Nothing screams of an unhealthy cricket obsession more than the ‘all-nighter’. The heroic struggle through the wee hours of the morning, as leather smacks willow thousands of miles away. Usually aided by a few cans of caffeine – and in my case often some chocolate – those beady eyes remain prized open, secretly dreading the long day that awaits, but it’s all worth it.
It all began rather harmlessly. England’s triumph in the 2005 Ashes series had captivated a nation, and nowhere was it more apparent than in my grandfather’s living room. A five-Test turmoil that had seen fans and mere onlookers battered from pillar to post, until Kevin Pietersen’s dashing 158 secured the urn on a dull, yet so bright, September day at the Kennington Oval. I had become quite keen on this cricket lark and went in search of a bit more of it.
Before we had the luxury of Sky Sports in our household – or the hell as far as my mother was concerned – the bellowing tones of Henry Blofeld on Test Match Special had to suffice, not that it was a problem. England were back in action against Pakistan, chasing a seemingly paltry 198 to win the first Test in Multan. The alarm rang – and was quickly suffocated as not to disturb anyone else – at what must have been around 5am, with England ready to resume their chase, requiring another 174 runs with nine wickets in hand.
It wasn’t to be. The now disgraced Danish Kaneria spun the English batsmen into a frenzy, while the Rawalpindi Express, Shoaib Akhtar, blasted through the others with bullets approaching 100mph. The whole series proved to be a disaster, culminating in a punishing innings defeat in Lahore. But it wasn’t all bad. I was introduced to the brilliantly frustrating Shahid Afridi who made a cameo appearance in the second Test. A boundary-fueled 92 int the first innings was complimented by a horrendous first-ball duck in the second. Brilliantly frustrating. I was soon to learn that was just ‘Boom Boom’, and nearly 10 years on, the schoolboyish excitement is still there when his unmistakable figure bounds out to the crease. Ten years that has seen him pirouette on the pitch, gorge on cricket balls, and act as the talisman for Pakistan’s stirring 2009 World Twenty20 win.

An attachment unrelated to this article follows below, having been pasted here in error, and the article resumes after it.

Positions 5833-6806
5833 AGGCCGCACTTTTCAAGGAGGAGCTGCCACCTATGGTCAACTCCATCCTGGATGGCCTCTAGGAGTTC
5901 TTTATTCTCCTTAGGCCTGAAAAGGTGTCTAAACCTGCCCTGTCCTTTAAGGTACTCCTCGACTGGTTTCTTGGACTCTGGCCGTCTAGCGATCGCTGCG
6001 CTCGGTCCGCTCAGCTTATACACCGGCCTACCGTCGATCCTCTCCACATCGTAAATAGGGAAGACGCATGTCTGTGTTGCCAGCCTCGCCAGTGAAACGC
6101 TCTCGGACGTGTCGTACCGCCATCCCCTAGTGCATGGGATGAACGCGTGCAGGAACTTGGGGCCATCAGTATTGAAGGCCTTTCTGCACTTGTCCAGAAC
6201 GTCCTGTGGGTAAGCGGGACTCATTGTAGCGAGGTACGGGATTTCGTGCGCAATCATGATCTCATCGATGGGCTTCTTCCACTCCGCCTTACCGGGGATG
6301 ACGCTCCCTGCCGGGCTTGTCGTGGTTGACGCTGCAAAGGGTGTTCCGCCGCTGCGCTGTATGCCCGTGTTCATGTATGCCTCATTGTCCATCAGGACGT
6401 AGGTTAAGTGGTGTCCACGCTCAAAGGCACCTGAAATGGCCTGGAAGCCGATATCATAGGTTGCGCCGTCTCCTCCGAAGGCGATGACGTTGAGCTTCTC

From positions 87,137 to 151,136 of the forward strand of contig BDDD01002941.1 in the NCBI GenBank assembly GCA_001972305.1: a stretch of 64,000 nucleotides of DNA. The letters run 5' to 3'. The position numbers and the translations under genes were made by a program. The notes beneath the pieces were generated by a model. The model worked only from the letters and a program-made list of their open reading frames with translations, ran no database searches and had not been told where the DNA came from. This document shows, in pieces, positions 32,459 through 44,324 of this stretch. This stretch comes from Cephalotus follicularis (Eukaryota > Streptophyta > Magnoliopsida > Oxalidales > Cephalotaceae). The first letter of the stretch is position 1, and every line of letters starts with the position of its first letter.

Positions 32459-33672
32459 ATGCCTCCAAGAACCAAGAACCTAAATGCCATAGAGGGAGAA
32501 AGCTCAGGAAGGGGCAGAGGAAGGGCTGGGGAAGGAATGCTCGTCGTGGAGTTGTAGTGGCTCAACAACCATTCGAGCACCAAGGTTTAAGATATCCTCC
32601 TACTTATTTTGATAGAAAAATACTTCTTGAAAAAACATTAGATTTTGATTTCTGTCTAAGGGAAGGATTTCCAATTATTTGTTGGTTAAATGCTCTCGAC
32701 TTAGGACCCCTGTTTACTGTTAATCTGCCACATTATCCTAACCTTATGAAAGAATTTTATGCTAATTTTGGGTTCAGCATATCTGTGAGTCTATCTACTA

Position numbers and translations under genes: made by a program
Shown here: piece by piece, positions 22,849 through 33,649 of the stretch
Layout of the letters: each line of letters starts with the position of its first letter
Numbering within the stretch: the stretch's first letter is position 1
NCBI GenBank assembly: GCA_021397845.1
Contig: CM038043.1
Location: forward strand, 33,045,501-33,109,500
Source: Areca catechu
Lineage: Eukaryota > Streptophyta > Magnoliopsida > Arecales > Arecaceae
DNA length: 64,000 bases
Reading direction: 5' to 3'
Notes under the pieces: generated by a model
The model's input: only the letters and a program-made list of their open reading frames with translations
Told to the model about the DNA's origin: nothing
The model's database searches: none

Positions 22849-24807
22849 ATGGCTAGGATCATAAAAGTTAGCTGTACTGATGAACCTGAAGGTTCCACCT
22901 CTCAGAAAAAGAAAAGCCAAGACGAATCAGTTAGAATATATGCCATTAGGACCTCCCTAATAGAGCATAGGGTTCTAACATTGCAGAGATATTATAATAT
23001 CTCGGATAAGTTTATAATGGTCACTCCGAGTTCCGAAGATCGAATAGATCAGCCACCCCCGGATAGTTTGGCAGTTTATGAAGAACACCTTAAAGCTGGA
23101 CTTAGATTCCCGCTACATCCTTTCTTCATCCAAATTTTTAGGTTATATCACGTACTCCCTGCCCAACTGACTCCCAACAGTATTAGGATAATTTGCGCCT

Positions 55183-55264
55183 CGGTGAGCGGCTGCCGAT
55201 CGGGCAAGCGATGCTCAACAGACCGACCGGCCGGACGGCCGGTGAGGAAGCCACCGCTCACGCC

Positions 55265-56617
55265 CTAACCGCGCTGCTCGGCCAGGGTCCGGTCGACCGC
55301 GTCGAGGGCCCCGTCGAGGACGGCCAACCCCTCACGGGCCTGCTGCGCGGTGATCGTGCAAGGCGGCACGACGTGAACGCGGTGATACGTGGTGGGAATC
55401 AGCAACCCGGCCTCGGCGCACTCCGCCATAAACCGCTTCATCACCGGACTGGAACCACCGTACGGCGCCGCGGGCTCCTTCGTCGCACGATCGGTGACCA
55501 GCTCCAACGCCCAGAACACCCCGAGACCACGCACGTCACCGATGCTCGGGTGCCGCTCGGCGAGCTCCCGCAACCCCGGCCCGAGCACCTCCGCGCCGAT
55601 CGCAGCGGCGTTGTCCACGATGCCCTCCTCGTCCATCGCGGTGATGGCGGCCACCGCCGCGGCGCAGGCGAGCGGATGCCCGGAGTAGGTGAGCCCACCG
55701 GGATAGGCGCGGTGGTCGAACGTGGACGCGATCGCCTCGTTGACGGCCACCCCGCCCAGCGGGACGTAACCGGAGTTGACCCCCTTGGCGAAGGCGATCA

Two years on, in the summer of 2007, was when the vice of cricket addiction tightened. After endless persistence, Sky Sports was finally installed, and I got to enjoy the delights of Sachin Tendulkar, Virender Sehwag, and Sanath Jayasuriya to name three, on a more permanent basis. The glut of Test matches and one-day internationals broadcast needed an audience, and I was only too happy to lend a hand.
It hadn’t taken long for Tendulkar to become my hero. He is to cricket what Shah Rukh Khan is to cinema. Iconic. A legend. Worshipped. Those silky drives and wristy flicks were something more accustomed to Picasso painting, than a cricketer batting. All that winter I would creep downstairs hoping India had won the toss against Australia, and that Sachin was batting. The typical 4am start meant I could always fit the first half on an ODI in before school, or the first session or so of a Test. Ample time to watch bowlers get slayed on unashamedly batting-friendly wickets.